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Bone Rep. 2018 Sep 19;9:154-158. doi: 10.1016/j.bonr.2018.09.001. eCollection 2018 Dec.

Skeletal disease in a father and daughter with a novel monoallelic WNT1 mutation.

Author information

Yale University School of Medicine, New Haven, CT, United States of America.



Most heritable causes of low bone mass in children occur due to mutations affecting type 1 collagen. We describe two related patients with low bone mass and fracture without mutations in the type 1 collagen genes.

Case description:

We describe the index case of a 10-year-old girl with low-impact fractures in childhood and her 59-year-old father with traumatic fractures in adulthood, both with low bone mineral density. They were found to have the same heterozygous missense mutation in the WNT1 gene (p.Gly222Arg), occurring in a highly conserved WNT motif in close proximity to the Frizzled binding site.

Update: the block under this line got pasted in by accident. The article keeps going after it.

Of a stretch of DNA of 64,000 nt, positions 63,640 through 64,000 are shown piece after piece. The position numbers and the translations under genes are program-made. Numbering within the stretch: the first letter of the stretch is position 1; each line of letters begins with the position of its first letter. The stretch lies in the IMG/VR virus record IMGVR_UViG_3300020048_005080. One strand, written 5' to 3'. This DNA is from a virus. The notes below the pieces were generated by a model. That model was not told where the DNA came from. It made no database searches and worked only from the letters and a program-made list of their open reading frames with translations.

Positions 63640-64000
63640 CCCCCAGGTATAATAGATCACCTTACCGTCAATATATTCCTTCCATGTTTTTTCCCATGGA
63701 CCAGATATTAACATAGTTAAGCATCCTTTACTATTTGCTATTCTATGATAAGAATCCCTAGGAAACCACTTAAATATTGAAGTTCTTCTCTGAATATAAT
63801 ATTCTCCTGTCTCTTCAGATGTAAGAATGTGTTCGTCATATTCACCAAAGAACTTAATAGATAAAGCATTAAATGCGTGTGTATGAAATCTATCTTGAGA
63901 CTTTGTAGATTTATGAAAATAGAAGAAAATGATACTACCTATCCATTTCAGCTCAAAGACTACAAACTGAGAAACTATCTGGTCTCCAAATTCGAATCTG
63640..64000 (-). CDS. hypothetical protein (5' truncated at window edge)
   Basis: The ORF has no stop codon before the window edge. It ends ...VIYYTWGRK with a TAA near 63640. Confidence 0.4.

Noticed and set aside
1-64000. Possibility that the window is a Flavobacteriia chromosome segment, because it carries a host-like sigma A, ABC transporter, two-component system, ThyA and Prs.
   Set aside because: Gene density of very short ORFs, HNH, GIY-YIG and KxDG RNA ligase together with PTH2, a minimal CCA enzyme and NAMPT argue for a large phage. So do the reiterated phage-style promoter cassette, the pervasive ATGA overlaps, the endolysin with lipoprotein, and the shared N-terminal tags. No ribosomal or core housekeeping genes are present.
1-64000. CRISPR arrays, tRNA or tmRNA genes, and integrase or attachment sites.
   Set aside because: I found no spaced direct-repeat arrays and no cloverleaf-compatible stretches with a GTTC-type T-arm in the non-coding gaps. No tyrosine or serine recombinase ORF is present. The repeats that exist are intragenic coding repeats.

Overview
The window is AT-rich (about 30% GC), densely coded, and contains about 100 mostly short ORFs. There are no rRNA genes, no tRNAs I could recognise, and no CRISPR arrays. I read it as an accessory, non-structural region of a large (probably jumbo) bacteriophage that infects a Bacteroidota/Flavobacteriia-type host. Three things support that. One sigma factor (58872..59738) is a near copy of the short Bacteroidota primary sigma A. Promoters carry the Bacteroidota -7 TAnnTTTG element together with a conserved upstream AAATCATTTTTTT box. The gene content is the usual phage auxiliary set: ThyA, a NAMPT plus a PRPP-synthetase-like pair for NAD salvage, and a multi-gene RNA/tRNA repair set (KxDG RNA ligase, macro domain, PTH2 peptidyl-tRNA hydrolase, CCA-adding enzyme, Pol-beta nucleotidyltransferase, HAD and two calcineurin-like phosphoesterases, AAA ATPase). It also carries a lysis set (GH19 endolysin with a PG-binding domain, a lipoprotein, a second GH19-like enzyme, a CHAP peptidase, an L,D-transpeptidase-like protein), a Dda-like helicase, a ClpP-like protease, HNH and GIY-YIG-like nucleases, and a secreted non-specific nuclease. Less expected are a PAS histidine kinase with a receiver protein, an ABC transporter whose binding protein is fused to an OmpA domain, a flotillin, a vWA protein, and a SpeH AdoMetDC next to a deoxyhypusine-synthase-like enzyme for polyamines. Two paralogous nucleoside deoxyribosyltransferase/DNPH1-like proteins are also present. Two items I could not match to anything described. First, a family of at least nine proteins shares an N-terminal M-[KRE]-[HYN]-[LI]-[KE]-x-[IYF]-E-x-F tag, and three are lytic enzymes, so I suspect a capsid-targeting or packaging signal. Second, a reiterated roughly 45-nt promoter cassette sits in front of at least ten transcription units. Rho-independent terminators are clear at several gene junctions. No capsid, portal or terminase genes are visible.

The WNT-ligand WNT1, signaling through the canonical WNT-β-catenin pathway, plays a critical role in skeletal development, adult skeletal homeostasis, and bone remodeling. Biallelic mutations have been described and are associated with moderate to severe osteogenesis imperfecta, in some cases with extra-skeletal manifestations. Patients with monoallelic mutations, as in our case, seem to present with low bone mineral density and less severe disease. The phenotypic difference between biallelic and monoallelic mutations highlights that the aberrant protein in monoallelic mutations may exert a dominant negative effect on the wild type protein as heterozygous carriers in families with biallelic disease are usually asymptomatic. With better understanding of disorders associated with WNT1 mutations, therapies targeting this signaling pathway may offer therapeutic benefit.


Biallelic mutation; Monoallelic mutation; Osteopenia; WNT1 mutation; fracture

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